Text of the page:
My Boat

My boat isn’t such a good boat. Four years ago, when I found its picture on the internets, it wasn’t such a good boat then, either. But when it arrived on that trailer after a harrowing journey from Stuart, Florida, it was an exciting moment. I met the transport guy at the Fontana gas station, and pumped the first of what would be nearly one hundred gallons of gas into that cavernous tank. The tank sufficiently and reasonably filled, I followed my new boat down to the Abbey launch where it would meet the cleansing waters of Geneva for the first time. Having already paid for a service of some sort at the dealership that sold me the boat, I was certain the boat would start. After cranking for some lengthy time, it was obvious that I shouldn’t have been nearly so certain. The boat started after a while, but it didn’t want to. But moments later I was on the open water. It was early April and it was cold, but it didn’t matter. I had arrived.

Over the years that followed, I poured money into that boat. I bought and installed a depth finder that worked for exactly one season, knowing just when the warrant would run out before deciding to cease its underwater telepathy. I replaced worn plastic bits with shiny plastic bits, the sort that are colored to look like more expensive metals but are, as a point of fact, just shiny painted plastic. I replaced the stereo and the speakers, I had a windshield made by another company from the deep south, and that windshield is now far better than was the old one. I scrubbed the hull and had the motor painted. I did lots of things to that boat.

And the boat rewarded me well, for a while. I took to trolling, more and more. I pulled deep-running baits through the dark, deep waters, and I caught some very big fish. I caught lots of fish. Northern Pike, smallmouth bass, I guess mostly just those two things, but I’m convinced that I broke off a big walleye or a monster pike on one ill-fated effort on one sunny early evening in front of the Congress Club. I fished early and often, and I ate some pizzas on that boat late into the night when fishing with friends was pushed aside by our hunger.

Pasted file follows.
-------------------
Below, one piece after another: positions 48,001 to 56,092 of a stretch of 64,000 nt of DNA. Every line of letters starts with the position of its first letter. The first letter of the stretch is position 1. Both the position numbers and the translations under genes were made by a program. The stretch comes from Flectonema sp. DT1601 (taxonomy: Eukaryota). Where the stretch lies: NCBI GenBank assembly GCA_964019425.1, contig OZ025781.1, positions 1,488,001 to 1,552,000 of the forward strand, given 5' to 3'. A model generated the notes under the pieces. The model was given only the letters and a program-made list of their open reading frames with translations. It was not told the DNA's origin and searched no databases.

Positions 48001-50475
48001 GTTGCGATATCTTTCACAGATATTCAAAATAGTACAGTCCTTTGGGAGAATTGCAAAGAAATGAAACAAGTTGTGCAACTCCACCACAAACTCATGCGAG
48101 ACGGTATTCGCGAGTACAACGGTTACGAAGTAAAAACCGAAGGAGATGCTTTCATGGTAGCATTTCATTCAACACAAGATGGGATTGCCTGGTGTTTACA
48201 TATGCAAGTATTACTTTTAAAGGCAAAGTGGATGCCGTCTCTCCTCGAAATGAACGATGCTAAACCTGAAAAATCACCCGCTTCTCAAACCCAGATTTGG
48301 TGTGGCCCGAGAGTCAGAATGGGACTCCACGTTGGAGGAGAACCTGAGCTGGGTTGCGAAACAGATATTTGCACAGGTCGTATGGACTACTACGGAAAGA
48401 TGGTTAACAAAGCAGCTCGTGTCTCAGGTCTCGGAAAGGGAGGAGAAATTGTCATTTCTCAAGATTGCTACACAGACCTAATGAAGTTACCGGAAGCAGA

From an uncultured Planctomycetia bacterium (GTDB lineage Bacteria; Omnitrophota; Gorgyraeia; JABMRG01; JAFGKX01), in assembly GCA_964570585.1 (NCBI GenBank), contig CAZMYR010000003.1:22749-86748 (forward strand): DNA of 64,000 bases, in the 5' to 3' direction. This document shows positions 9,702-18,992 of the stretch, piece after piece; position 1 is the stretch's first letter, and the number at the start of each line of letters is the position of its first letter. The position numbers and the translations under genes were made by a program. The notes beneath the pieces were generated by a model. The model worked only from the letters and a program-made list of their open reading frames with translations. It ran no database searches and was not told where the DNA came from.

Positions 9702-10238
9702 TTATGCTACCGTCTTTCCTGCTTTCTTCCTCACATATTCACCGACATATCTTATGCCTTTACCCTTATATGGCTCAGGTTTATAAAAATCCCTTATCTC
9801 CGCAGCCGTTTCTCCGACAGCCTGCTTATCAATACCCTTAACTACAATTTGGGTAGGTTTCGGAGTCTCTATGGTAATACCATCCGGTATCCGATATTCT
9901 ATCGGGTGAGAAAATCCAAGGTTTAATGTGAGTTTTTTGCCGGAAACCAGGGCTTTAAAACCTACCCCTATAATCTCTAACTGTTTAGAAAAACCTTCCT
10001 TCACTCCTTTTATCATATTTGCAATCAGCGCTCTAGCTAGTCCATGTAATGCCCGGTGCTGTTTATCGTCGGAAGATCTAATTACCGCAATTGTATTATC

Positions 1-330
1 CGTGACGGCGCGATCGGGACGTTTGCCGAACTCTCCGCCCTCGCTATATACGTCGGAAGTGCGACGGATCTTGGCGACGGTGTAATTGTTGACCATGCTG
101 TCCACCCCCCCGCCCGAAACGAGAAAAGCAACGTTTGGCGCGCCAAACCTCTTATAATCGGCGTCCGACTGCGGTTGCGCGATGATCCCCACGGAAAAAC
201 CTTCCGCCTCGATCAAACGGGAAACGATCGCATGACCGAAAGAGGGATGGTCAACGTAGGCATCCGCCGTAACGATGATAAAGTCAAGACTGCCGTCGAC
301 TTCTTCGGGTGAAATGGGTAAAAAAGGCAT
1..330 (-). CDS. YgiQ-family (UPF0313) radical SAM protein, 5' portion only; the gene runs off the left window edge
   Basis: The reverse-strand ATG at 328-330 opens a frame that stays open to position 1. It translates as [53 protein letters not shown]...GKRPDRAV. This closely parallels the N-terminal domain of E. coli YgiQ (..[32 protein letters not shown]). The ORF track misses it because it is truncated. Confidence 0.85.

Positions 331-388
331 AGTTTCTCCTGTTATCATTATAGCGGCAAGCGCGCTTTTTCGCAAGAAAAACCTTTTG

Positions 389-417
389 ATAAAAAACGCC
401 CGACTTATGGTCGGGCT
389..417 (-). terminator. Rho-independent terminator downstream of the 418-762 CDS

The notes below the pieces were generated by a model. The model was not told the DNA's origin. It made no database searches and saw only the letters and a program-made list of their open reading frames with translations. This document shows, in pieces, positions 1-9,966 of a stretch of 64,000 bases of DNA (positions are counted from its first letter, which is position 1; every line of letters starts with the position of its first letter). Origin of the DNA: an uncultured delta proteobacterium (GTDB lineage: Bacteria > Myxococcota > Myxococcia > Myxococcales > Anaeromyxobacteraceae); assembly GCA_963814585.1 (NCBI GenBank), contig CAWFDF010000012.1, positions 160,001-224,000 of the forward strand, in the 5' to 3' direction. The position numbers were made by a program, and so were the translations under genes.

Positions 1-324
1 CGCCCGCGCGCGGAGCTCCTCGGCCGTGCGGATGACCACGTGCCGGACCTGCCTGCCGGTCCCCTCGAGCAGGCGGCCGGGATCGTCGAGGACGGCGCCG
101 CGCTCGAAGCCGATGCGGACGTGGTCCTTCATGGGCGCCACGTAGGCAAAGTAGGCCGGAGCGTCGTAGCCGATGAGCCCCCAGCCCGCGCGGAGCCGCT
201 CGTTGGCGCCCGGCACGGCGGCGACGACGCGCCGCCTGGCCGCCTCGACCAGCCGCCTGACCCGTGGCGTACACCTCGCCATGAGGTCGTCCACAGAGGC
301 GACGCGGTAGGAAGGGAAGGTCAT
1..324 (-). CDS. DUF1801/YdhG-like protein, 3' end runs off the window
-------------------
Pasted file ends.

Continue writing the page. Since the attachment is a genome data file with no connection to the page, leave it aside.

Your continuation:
My children loved that boat, and I suppose they love it still. Those first two seasons I would take them out with me often, to throw those deep lines and cruise the shoreline, trying so hard to stay in 30-40′ of water. If you’ve never tried to follow any consistent depth range in Geneva you can’t know the struggle that this is. The lake is not a bowl, thank goodness, and the shoreline and the corresponding drop-offs vary from point to point and bay to bay, and it seems, from year to year. My kids liked hanging from the t-top framing, and treated this piece of the boat like an aquatic jungle gym. I would yell a bit, but mostly I liked it when they did that.

While the tone may be deceiving, I am not writing as someone would write about something that they no longer have. I still have this boat. It’s currently covered in snow, pushed behind some trees at the very far end of my property. When we shoot clay pigeons, I make sure to tell everyone to not shoot in that general direction, but I know some still do. The boat is still there, and it’s still important to me. But it let me down often last year. It wouldn’t start. When the starting problem was fixed, and it started for a week or so, then it wouldn’t start, again. The engine devours gas, so much so that it doesn’t seem possible. The one hundred gallon tank, once something that I considered an off-shore type luxury, is actually a necessity if you’re to boat for any considerable distance. Like, say, from Williams Bay to Lake Geneva and back.

The boat is now at a crossroads, and I with it. The engine troubles must be sorted. The hull must be properly waxed. The depth finder must once again find its depth. The starter must do as it is told, as it has told us it does by its very name. These things must be fixed in order to make it a better boat. In what feels like the dead of winter, it would be easy to assume these are tasks for another day. Surely boats can’t be of importance when the ice is so thick and the snowmobiles cruise where the boats once did. But open water isn’t more than 6 weeks away, and I need to be ready. In order to make a success of old age, I suppose one must start young. And in order to make a success of spring, one must do work in the winter.

About the Author

I'm David Curry. I write this blog to educate and entertain those who subscribe to the theory that Lake Geneva, Wisconsin is indeed the center of the real estate universe. When I started selling real estate 27 years ago I did so of a desire to one day dominate the activity in the Lake Geneva vacation home market. With over $800,000,000 in sales since January of 2010, that goal is within reach. If I can help you with your Lake Geneva real estate needs, please consider me at your service. Thanks for reading.

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